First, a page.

Wednesday, June 13, 2012


Years ago I read an amazing book by Michael Gershon called “The Second Brain.” (1998)  The subtitle after the colon (not a pun) was “A Groundbreaking New Understanding of Nervous Disorders of the Stomach and Intestine”  and it was promoted with the phrase “Your Gut Has a Mind of Its Own.”  The idea was that the gut evolved from the same proto-organ cells as the brain and continued to function in a connected way, using the same molecules.
I thought it was brilliant and would take the world by storm.  But no, it sank beneath a sea of pop diets and quasi-cures.  Just recently I began to search around and found that the phrase that would unlock the info was NOT “The Second Brain,” but rather “The Gut-Brain Axis,” and it is a HOT topic!  There must be books, but I’m reading recent research articles by using Google.  There are several lines of investigation.
One is the molecules, which happen to be the serotonins and opioids of the body that make a person content and functional.  Gershon spoke of a neural network, a sleeve around the intestines that connects it to the brain so that when your brain exclaims OMFG!! your gut clenches.  You feel it in your gut.  But it works in both directions.  If your intestines are blown up with gas, half-poisoned with something indigestible, you have a “gut feeling” that something is wrong -- to say nothing of a bellyache.  The body has two communication systems: the nerves (autonomic nervous system in this case) and the molecules.  BOTH are busy all the time along the brain-gut axis.
When I did my hospital chaplaincy, the surgery patients did not want to talk about God.  They wanted to talk about shitting, to use the “vernacular.”  They and their doctors wanted peristalsis to begin again, that pulsing that moves things along the guts.  Most of the patients had depended upon habit patterns to make a dependable rhythm of when things would reach the point of needing to clear the body.  But the hospital had not just shocked their body, it had also ruined their habit patterns.  I learned to be respectful of their need to talk about it.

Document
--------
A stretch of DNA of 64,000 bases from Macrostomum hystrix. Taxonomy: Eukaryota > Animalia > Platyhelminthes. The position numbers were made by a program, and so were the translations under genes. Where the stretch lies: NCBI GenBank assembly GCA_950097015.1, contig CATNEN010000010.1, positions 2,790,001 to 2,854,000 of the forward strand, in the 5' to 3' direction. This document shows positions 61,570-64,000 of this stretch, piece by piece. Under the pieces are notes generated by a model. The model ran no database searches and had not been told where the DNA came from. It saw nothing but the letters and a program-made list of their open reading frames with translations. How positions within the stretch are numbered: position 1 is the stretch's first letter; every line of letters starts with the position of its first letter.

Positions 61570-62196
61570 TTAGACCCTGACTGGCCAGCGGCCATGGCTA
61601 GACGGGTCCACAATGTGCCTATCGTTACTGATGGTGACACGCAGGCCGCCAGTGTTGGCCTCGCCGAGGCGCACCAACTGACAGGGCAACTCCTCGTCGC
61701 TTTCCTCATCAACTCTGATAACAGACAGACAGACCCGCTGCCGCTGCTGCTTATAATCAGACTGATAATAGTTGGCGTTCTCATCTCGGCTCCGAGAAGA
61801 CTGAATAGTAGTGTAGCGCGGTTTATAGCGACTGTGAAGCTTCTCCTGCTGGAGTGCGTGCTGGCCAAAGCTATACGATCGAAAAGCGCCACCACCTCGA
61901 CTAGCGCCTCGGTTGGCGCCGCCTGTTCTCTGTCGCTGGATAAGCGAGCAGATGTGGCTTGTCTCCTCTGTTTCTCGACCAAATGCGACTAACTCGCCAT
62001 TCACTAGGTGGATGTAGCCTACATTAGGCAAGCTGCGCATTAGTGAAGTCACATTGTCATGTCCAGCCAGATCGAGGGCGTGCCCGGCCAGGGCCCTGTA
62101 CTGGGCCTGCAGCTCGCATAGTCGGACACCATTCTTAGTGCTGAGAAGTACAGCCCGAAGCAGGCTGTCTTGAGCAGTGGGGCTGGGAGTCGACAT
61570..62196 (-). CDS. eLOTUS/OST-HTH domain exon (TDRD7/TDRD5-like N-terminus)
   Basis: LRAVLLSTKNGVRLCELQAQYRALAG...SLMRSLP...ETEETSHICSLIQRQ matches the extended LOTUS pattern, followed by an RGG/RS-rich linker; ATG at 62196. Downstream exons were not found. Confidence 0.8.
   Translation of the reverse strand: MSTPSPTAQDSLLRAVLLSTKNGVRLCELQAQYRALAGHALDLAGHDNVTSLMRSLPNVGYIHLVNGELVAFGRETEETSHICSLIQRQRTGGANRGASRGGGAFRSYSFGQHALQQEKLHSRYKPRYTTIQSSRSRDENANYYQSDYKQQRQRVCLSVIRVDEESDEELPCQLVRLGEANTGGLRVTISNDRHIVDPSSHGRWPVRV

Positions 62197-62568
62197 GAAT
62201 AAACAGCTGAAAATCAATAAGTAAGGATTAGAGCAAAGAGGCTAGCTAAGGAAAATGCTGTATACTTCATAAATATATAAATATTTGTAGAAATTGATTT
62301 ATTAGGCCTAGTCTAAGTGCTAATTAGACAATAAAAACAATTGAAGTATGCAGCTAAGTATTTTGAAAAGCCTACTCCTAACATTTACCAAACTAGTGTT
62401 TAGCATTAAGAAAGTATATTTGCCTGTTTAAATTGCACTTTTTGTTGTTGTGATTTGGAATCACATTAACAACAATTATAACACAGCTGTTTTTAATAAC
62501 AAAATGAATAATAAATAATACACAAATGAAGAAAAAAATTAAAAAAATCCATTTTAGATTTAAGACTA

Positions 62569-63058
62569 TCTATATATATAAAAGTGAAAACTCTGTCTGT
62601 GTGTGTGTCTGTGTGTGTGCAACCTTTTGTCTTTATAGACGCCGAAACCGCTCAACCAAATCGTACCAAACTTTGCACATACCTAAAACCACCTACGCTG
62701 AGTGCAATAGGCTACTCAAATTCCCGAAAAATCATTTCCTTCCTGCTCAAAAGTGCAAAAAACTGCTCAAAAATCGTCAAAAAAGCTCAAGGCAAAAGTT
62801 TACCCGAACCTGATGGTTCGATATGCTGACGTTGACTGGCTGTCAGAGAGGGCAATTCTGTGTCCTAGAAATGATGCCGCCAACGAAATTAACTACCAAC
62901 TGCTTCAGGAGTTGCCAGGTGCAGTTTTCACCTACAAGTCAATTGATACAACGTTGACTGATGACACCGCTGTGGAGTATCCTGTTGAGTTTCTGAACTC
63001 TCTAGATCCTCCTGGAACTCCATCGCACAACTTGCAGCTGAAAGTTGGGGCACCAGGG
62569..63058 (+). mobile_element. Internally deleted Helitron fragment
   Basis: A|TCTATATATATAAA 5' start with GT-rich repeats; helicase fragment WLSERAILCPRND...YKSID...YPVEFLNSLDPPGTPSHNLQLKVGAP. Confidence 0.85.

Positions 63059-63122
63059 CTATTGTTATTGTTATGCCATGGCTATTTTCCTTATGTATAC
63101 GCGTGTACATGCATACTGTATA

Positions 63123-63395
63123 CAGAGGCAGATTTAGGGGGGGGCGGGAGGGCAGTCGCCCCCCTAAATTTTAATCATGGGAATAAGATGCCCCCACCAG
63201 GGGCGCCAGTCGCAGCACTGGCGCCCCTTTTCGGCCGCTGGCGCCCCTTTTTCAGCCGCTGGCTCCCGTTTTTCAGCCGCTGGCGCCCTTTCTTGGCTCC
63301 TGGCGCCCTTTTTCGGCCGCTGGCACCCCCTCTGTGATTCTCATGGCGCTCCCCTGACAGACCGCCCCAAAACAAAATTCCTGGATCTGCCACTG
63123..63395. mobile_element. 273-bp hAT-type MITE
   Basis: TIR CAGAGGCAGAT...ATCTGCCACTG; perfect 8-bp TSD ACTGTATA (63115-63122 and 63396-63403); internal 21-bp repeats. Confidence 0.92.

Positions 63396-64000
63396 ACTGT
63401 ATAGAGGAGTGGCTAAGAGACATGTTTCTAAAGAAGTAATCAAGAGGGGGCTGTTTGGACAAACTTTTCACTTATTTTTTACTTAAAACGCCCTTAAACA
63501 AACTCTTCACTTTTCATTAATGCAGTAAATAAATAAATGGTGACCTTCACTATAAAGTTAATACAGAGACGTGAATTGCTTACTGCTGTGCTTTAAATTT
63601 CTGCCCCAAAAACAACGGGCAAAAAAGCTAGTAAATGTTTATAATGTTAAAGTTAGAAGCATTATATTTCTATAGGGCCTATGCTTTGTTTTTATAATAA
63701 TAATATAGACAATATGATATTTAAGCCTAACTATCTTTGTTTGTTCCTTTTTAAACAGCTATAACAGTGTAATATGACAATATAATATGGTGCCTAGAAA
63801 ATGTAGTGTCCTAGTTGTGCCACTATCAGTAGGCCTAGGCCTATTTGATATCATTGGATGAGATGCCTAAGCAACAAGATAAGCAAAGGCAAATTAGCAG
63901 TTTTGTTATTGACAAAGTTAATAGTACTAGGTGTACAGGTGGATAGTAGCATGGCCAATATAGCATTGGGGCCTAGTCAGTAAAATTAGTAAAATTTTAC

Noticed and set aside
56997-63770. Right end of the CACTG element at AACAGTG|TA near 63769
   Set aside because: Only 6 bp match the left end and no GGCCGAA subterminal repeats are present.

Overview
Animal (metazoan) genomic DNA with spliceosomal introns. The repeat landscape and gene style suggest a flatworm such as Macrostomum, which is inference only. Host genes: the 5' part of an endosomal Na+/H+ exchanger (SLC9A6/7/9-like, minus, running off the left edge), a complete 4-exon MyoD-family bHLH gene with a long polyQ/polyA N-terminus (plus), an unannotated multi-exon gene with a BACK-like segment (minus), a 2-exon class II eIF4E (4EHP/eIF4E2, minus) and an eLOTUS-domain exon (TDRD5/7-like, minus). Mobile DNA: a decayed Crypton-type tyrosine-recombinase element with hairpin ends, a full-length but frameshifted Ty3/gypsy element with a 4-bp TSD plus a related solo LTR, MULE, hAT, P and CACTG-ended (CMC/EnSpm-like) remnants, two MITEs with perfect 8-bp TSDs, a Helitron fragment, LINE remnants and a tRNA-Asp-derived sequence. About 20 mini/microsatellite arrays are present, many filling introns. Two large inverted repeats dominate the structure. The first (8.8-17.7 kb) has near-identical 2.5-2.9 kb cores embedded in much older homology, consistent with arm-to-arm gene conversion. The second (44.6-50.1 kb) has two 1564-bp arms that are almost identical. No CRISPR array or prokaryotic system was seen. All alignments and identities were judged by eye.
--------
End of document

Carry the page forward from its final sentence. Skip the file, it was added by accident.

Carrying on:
I had to learn this because my childhood was full of the same struggle.  All three of us sibs were “withholding,” a psychoanalyst might say, which was also the style of my parents.  We all coped with distress by using mockery, distancing, and secrecy.  In those days one didn’t consider the feelings of children but simply dosed them, so we were given awful stuff called “petrolauger” or something -- basically agar-agar -- mercifully not castor oil.  And the doctor showed my mother how to halve an apple and use a spoon to scrape it into a kind of raw applesauce to put down us for the sake of the pectin.  We’d stand in a row like baby birds while she scraped and spooned.  That lasted about a week.
So the next resort was enemas.  Invasive, relentless, anal rape.  That’s what it felt like to me.  I screamed and fought while my mother did the same, screaming “just relax.”  Oh, sure.  A decade or so ago I had a colonoscopy, was terrified, and then amazed as the nurse so gently and persuasively managed the task of cleaning me out just before the procedure.  Of course, the drugs helped.
The other line of investigation is less traumatic, but the results can be just as dismaying.  A human creature is an assemblage of cells, most of them connected in interdependence for the sake of the homeostasis they can achieve by working together.  But we now realize that there is a huge community of eukaryotic cells (meaning with nuclei and DNA of their own) living in our intestines.  They are dependent on their environment (us), but they make their own decisions, respond to whatever happens, and their responses affect their habitat which happens to be our bodies.  They say that half to three-fourths of the cells walking around as “us” are really these microbial hitchhikers.  And we are better for it.  They add their “drugs --” their excreted molecules -- to our circulating codes to calm us or activate us, cheer us up or draw us into depression.